Chase d'Arnaud: Great dude, great with fans ... had a .618 OPS in 100 plate appearances

The pitching staff was better, but the Giants still had a lot of appearances Zaidi believes can be more effectively replaced. Notably, Hunter Strickland, who was non-tendered, had a 3.97 ERA and 1.41 WHIP in 49 appearances and Pierce Johnson had a 5.56 ERA in 37 appearances. This year's bullpen is deeper and the rotation is deep enough that Andrew Suarez won't be in it to start the year. 

Of all the players listed above, Hernandez (0.5) was the only one with a positive WAR. The rest combined for negative four Wins Above Replacement.  

Will Yangervis Solarte make better use of those spare infield at-bats? Will Travis Bergen or Trevor Gott be better than the relievers who were let go? Will Mac Williamson, Gerardo Parra and Cameron Maybin greatly outperform Hernandez, Pence and Blanco? 

We'll see, but the standard set in 2018 was not at all a high one, and improvement from the complementary pieces on this year's roster would help the Giants inch a bit closer to meaningful September baseball. 

How will Giants narrow down their bullpen options before Opening Day?

How will Giants narrow down their bullpen options before Opening Day?

SCOTTSDALE, Ariz. -- The first free agent signing of the Farhan Zaidi Era was a reliever. One of two Rule 5  draft picks was a reliever. Two of the three players added to the 40-man roster before that draft were relievers. The Giants stockpiled non-roster options and even had Nick Vincent, who has plenty of big league success, walk into the clubhouse once camp had already started. 

You can never have too many relief arms, and on the last day off before they return home, the Giants are still evaluating plenty of them. They have 12 pitchers still in camp who could claim they are vying for bullpen jobs, and it's likely to be just an eight-man group on Opening Day. 

Zaidi and the staff have nine days to figure it all out, and less time in some cases where veterans might have opt-outs looming. Here's a look at how the bullpen race is shaping up as camp nears an end ... 

Will Smith, Tony Watson, Sam Dyson, Reyes Moronta

We're grouping them together here because they're locks to be at Petco Park a week from now -- unless one of the gets traded. 

Mark Melancon

Bruce Bochy declined to name his closer early in camp, briefly talking up Melancon, who says this is the healthiest he has felt since coming to the Giants. And yet ... he has allowed runs in five of six spring appearances, has given up 13 hits in 5 2/3 innings, and has watched three homers leave the yard. Melancon's stuff just isn't there and hasn't been for two years, and this would probably be a pretty easy decision if you took the contract situation out of it. 

The Giants still owe Melancon $28 million, though, and that would be a hell of a contract to swallow, so he's probably a relatively safe bet to make the roster. At the same time, it should be noted that Zaidi had nothing to do with that contract and won't take any blame if he cuts Melancon loose, either now or during the season. 

Chris Stratton and Ty Blach

Similar in that both have had some success starting for the Giants but now find themselves in the long reliever mix. Stratton is out of options, Blach is not. That usually is what ends up making the decision this time of year. Stratton also could be a trade candidate as teams look to fill rotation holes in the next week.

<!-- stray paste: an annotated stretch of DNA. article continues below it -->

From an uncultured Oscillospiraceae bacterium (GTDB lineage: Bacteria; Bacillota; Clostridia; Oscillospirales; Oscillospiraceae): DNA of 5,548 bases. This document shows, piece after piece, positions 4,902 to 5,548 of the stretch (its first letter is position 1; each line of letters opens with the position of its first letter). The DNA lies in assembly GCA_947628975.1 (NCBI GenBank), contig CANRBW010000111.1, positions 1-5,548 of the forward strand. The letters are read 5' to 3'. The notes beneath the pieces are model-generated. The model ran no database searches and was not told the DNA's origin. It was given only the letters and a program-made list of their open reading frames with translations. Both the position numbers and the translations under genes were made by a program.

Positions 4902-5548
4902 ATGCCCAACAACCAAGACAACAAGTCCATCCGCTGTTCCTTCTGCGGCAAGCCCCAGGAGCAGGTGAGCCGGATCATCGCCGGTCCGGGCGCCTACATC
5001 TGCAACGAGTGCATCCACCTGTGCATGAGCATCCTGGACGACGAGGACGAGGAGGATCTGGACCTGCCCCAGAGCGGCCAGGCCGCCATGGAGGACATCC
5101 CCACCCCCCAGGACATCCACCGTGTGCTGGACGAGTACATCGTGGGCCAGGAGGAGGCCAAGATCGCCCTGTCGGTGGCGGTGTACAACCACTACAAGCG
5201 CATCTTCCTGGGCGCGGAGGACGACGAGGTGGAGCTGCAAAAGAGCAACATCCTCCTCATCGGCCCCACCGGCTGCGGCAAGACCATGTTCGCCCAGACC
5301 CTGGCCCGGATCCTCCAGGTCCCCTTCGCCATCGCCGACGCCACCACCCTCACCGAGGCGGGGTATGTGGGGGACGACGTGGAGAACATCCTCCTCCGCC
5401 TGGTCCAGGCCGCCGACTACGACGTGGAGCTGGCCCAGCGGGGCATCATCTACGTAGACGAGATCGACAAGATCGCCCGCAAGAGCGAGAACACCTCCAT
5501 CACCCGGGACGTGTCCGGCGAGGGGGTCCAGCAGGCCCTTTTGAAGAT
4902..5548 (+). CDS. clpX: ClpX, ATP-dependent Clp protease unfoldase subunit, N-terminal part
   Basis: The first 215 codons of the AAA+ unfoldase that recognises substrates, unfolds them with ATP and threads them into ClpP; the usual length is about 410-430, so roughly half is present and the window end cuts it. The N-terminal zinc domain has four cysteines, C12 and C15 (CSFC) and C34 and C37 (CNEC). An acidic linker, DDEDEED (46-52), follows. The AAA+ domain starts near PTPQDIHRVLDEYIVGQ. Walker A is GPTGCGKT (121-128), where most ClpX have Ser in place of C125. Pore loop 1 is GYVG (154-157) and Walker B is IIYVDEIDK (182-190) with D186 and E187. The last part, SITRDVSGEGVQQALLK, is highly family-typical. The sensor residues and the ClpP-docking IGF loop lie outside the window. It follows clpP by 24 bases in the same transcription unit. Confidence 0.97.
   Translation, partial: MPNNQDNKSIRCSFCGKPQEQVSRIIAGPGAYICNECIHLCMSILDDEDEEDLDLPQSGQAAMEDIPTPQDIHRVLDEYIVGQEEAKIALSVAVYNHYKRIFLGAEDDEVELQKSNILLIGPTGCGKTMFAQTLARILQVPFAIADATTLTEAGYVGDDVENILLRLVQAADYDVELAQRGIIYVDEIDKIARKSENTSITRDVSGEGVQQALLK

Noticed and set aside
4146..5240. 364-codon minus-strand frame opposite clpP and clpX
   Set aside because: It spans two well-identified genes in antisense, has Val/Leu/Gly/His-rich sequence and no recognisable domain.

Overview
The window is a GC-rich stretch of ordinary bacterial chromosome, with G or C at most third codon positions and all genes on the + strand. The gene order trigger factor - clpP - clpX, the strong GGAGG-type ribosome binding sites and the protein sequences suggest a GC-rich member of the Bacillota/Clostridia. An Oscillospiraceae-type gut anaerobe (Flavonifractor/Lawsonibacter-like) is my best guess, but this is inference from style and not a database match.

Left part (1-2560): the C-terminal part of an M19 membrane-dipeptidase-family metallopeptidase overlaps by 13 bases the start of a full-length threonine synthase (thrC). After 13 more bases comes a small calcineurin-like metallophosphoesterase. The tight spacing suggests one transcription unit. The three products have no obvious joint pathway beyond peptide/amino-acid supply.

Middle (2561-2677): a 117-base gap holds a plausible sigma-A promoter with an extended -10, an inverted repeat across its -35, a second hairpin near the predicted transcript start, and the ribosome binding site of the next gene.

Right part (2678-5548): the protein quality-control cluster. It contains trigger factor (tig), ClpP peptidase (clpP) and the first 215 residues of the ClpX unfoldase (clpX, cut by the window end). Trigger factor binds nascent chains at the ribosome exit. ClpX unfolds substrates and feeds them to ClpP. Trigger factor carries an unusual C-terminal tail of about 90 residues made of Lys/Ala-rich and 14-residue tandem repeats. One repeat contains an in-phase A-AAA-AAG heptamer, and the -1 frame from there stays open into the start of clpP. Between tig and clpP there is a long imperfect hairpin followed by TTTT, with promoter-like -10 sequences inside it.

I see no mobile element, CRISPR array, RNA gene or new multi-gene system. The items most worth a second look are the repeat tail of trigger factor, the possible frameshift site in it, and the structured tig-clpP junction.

Andrew Suarez

Veterans have spent all offseason and spring talking about how unfair the system is to older players. It is more unfair to guys like Suarez, who had a strong rookie year but may begin the season in Sacramento because he's making the MLB minimum and has options remaining. Suarez could be the long man or a third lefty reliever at some point, but that seems unlikely in April. 

Travis Bergen

Zaidi said he will carry three lefties in the bullpen, and the Rule 5 pick responded with a huge spring. He has struck out 10 in 8 2/3 scoreless innings and it's hard to see how the Giants let him get away at this point. "He has the weapons to get big leaguers out," Zaidi said earlier this month. It looks like Bergen, who has a deceptive fastball and good breaking ball, will get that shot after the Blue Jays let him get away. 

Steven Okert

He had a nice September and came to Scottsdale in good shape, but he has allowed five earned runs in seven spring appearances and it's hard to see how he beats out Bergen at this point. Okert is out of options. 

Trevor Gott

Acquired from the Nationals at the start of camp, the right-hander has pitched 6 2/3 scoreless innings this spring and struck out 10. He's out of options. 

Nick Vincent

The last man to walk in the room has had an okay spring, but he does have a track record of success in the big leagues. This is exactly the type of reliever you would love to have in Triple-A, knowing that he'll be needed for 30 appearances over the course of the year, but Vincent can opt out of his deal by the end of the week, according to Andrew Baggarly of The Athletic. In past years that would be a concern, but given the way the free agent market went -- especially for guys like Vincent -- perhaps that's a risk he won't want to take?


The Giants are deep enough in the bullpen that on Tuesday morning they could option Ray Black and Tyler Beede to the minors. Black has an option remaining, so guys like Gott and Stratton were ahead of him in line, at least to start the year. He'll be back at some point. Beede looked like Archie Bradley throughout the spring, but the Giants want to stretch him out to start. There are executives in the organization who believe he could be in the rotation in the second half, but Beede also is a nice bullpen option if the Giants need help at any point. 

[RELATED: Levi Michael and Mike Gerber are spring training cuts to keep an eye on]

This time of year, it's all about keeping your inventory, so if the season started today, the guess here is that the first four guys listed above would be joined by Melancon, Bergen, Stratton and Gott. But Zaidi has hinted strongly throughout the spring that he could trade a reliever. Stay tuned.